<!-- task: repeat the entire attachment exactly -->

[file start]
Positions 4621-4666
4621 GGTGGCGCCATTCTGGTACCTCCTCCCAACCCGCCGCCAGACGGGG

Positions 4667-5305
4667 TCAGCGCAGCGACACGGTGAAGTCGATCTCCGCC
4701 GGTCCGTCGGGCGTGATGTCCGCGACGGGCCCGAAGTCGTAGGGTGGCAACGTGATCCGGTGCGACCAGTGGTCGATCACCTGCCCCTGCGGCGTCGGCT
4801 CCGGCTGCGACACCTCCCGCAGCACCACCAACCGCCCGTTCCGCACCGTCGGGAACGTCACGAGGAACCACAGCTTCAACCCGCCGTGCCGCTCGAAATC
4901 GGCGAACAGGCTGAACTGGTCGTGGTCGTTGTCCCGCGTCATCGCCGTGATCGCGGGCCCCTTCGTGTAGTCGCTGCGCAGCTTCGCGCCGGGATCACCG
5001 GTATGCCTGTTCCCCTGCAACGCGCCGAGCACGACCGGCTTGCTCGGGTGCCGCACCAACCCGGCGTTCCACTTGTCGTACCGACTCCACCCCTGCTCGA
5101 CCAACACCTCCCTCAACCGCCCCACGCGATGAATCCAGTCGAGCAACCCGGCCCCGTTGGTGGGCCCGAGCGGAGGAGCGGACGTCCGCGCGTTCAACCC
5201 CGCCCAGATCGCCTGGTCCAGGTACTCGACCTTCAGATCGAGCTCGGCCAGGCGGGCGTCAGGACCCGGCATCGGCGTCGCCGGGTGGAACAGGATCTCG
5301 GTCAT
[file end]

Positions 4621-4666
4621 GGTGGCGCCATTCTGGTACCTCCTCCCAACCCGCCGCCAGACGGGG

Positions 4667-5305
4667 TCAGCGCAGCGACACGGTGAAGTCGATCTCCGCC
4701 GGTCCGTCGGGCGTGATGTCCGCGACGGGCCCGAAGTCGTAGGGTGGCAACGTGATCCGGTGCGACCAGTGGTCGATCACCTGCCCCTGCGGCGTCGGCT
4801 CCGGCTGCGACACCTCCCGCAGCACCACCAACCGCCCGTTCCGCACCGTCGGGAACGTCACGAGGAACCACAGCTTCAACCCGCCGTGCCGCTCGAAATC
4901 GGCGAACAGGCTGAACTGGTCGTGGTCGTTGTCCCGCGTCATCGCCGTGATCGCGGGCCCCTTCGTGTAGTCGCTGCGCAGCTTCGCGCCGGGATCACCG
5001 GTATGCCTGTTCCCCTGCAACGCGCCGAGCACGACCGGCTTGCTCGGGTGCCGCACCAACCCGGCGTTCCACTTGTCGTACCGACTCCACCCCTGCTCGA
5101 CCAACACCTCCCTCAACCGCCCCACGCGATGAATCCAGTCGAGCAACCCGGCCCCGTTGGTGGGCCCGAGCGGAGGAGCGGACGTCCGCGCGTTCAACCC
5201 CGCCCAGATCGCCTGGTCCAGGTACTCGACCTTCAGATCGAGCTCGGCCAGGCGGGCGTCAGGACCCGGCATCGGCGTCGCCGGGTGGAACAGGATCTCG
5301 GTCAT